As UK and Europe winds down on a summer laced with chaos and disruption, Tomasz Pawliszyn, CEO of AirHelp, shares the ins and outs of air passenger rights
Guest Post: Educating passengers on their rights when faced with travel chaos
The United Kingdom continues to rank poorly among European countries as one of the most delayed countries for flight departures. With ongoing labour disputes, strikes and technical outages across UK airports, air passengers have undoubtedly experienced travel disruptions in recent months. With that in mind, the industry has a responsibility to ensure that passengers are able to fairly execute their rights. As travellers prepare for their trips, airlines in particular, must take extra care to abide by the Air Passenger Rights (APR) regulations.
Guidelines surrounding APR
In the UK alone, over 6 million UK passengers faced disruptions in June and July this year, with 43% of air travellers suffering delays or cancellations. In the UK, the UK261 outlines what airlines owe travellers in the event of cancellation or delay, incorporating much of the European Union’s APR regulations. The UK 261 regulation, currently under promulgation, sets out what passengers are entitled to when flights are delayed, cancelled, or overbooked.
The legislation applies to any flights leaving or landing in the UK with a British airline. Passengers are eligible for compensation if their flights have been delayed by longer than three hours, been cancelled within less than two weeks of the departure date, or been denied boarding due to overbooking - all of which are deemed as the airline's fault.
The UK government has also introduced the Aviation Passenger Charter, which aims to help passengers understand their rights and responsibilities when flying. This charter outlines the obligations and expectations that travellers have of their airline, travel agent, tour operator, and airport. Furthermore, it provides guidance on how passengers should be treated to ensure they receive the best service possible.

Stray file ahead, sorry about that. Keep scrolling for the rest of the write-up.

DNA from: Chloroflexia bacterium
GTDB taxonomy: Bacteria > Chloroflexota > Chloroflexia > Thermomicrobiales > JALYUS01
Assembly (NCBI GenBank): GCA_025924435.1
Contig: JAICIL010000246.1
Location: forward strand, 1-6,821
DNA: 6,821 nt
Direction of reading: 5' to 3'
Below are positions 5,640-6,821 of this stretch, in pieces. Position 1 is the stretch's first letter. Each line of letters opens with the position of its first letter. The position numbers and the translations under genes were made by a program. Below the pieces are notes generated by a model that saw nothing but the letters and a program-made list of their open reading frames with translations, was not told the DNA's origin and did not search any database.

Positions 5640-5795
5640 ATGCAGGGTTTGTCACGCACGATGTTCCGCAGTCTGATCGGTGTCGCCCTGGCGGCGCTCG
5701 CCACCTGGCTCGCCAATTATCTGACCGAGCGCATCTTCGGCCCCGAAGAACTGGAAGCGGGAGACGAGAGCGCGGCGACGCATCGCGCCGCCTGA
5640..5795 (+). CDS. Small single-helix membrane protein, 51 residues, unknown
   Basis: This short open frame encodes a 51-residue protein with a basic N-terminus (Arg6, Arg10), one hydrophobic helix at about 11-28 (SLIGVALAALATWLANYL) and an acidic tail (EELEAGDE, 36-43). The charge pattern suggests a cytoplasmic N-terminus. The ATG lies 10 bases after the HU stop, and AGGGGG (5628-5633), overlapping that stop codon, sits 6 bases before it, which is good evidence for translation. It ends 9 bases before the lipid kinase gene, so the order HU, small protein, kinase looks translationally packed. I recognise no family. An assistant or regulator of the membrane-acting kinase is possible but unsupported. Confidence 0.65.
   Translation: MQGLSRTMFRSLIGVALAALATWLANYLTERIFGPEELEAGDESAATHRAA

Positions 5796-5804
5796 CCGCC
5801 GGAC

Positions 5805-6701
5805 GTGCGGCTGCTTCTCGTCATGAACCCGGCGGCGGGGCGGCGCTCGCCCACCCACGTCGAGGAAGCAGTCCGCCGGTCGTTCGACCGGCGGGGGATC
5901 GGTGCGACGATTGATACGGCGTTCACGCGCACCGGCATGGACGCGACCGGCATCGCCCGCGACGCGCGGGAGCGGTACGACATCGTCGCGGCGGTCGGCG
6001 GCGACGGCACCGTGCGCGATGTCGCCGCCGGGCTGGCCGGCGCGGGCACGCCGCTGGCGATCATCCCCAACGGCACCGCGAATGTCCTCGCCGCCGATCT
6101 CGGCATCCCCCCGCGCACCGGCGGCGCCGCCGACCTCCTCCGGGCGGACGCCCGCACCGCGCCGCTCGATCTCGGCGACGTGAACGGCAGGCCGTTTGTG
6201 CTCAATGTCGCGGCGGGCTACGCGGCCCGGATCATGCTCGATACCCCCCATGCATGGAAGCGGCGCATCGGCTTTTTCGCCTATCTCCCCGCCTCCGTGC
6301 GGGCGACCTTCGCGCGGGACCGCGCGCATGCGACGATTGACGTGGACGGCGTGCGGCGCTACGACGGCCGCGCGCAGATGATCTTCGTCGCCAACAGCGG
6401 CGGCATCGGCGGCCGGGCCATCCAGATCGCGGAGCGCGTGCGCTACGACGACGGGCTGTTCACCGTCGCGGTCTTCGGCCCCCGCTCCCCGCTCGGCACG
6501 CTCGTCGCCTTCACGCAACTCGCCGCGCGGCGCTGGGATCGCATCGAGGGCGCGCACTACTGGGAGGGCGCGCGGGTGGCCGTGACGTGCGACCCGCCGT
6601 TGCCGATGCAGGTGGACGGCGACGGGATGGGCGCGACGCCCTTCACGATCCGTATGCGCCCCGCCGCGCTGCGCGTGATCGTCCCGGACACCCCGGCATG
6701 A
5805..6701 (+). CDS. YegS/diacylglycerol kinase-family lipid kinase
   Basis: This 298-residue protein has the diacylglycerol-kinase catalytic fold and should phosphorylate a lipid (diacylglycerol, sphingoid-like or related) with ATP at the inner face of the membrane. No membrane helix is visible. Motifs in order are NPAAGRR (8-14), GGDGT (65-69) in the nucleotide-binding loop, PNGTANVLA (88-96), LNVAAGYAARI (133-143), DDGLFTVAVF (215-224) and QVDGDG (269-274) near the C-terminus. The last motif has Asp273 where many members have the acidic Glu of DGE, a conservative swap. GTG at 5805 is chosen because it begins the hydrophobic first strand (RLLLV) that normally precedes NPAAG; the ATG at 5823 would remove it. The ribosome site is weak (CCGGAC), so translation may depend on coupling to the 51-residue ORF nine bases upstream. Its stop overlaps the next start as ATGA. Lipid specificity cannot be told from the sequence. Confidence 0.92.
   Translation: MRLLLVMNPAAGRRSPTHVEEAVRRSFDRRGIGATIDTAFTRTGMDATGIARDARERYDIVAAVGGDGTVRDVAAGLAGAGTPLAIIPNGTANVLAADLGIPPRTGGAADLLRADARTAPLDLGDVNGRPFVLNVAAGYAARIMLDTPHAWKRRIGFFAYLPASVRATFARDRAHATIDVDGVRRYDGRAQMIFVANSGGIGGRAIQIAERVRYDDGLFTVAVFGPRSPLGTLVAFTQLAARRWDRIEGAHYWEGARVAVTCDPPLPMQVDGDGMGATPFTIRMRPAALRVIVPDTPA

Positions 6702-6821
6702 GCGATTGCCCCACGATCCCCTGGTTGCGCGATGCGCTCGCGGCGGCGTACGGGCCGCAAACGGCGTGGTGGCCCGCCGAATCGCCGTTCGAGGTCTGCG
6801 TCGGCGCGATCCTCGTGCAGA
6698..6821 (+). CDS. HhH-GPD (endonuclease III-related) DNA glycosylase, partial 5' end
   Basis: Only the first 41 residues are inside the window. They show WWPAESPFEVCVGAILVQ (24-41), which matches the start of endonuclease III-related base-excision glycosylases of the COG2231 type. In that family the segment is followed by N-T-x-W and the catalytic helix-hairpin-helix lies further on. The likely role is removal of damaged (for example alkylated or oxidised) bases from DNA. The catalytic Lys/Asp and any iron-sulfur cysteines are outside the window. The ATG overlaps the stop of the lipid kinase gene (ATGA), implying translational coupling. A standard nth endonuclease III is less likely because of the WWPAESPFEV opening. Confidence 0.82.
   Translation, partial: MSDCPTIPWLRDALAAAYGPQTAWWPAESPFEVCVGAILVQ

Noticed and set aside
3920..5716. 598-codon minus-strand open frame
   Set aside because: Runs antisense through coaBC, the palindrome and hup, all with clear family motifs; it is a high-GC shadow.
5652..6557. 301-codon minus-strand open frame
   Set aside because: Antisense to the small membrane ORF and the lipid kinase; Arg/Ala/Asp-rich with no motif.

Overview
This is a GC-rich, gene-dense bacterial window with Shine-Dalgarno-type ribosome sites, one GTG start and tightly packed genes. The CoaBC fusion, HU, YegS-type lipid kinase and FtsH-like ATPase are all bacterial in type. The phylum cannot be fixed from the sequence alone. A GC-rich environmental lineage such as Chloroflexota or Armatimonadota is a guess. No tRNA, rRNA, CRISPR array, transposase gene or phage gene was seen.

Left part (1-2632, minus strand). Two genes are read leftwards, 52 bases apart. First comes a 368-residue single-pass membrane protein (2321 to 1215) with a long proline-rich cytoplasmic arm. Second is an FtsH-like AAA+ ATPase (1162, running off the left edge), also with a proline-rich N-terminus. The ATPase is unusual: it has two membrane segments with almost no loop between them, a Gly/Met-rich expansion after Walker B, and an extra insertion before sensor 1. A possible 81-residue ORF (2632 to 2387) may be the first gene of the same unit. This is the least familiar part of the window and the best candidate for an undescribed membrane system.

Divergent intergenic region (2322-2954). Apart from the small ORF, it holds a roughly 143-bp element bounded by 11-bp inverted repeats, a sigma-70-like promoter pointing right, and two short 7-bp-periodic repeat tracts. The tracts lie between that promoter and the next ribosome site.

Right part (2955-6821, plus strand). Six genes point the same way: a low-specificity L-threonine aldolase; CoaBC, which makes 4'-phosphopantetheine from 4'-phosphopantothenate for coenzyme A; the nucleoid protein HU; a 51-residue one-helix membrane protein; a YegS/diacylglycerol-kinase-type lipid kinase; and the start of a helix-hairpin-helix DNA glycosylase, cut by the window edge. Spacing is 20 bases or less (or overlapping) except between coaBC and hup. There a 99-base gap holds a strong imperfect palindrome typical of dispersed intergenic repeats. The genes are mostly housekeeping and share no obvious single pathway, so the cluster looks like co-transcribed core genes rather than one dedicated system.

Principles of APR
Airlines have a responsibility to ensure that they comply with APR regulations. This is important for consumer protection and making sure that the aviation industry is compliant with the law. Airlines should give utmost priority to the needs of their customers, starting from when they purchase their tickets until they reach their final destination. APR may vary from country to country, but some basic rules are respected worldwide, such as:
Right to compensation for flight delays and cancellations:
Passengers are entitled to compensation if their flight is delayed or cancelled. Eligibility and amounts vary, depending on the circumstances, the length of the delay and the distance of the flight.
Right to reimbursement or re-routing:
If a flight is cancelled or a passenger is denied boarding, passengers usually have the right to choose between being reimbursed for the ticket or being re-routed to their destination at the earliest opportunity. It is important to state that the right to reimbursement does not exclude the right to compensation.
Right to assistance:
If a flight is delayed or cancelled, passengers are entitled to food, drinks, and accommodation as necessary, as well as access to communication facilities, such as phone and email.
Right to information:
Passengers have the right to receive information about their flight, including the reason for any delays or cancellations, and the estimated time of departure.
Right to special assistance:
Passengers with disabilities or reduced mobility have the right to special assistance throughout their journey, including during boarding and disembarking, as well as during the flight itself.
In the UK, third parties, such as APR advocates, are essential to inform travellers of their rights and assist them in cases where their rights are infringed by airlines. APR advocates play a key role in bridging the gap between airline regulations and protecting the rights of passengers when faced with various travel disruptions. They are mandated to protect, educate, and provide a source of trustworthy information on APR to consumers.
Future of APR
The recent UK air traffic control outage is a notable example of the reasons why passengers need to better understand their rights when travelling. In this case, airlines had the legal duty to accommodate, feed and fly passengers whose flights had been cancelled or severely disrupted, but compensation was not due because the fault was beyond their control.
With airlines demanding a compensation reform, IATA Director General Willie Walsh stated that the UK needs to reconsider the way passenger compensation is dealt with. The APR system needs to be rebalanced with effective incentives to ensure that the parties who are responsible for the disruptions bear the costs.
Whilst the current laws are crucial for travel confidence, other industry players, such as airports and air traffic control agencies, need to begin contributing to compensation schemes. Not only will this start bringing equality across the entire air travel ecosystem, but it will also ensure that passengers are eligible for compensation in all cases in the future.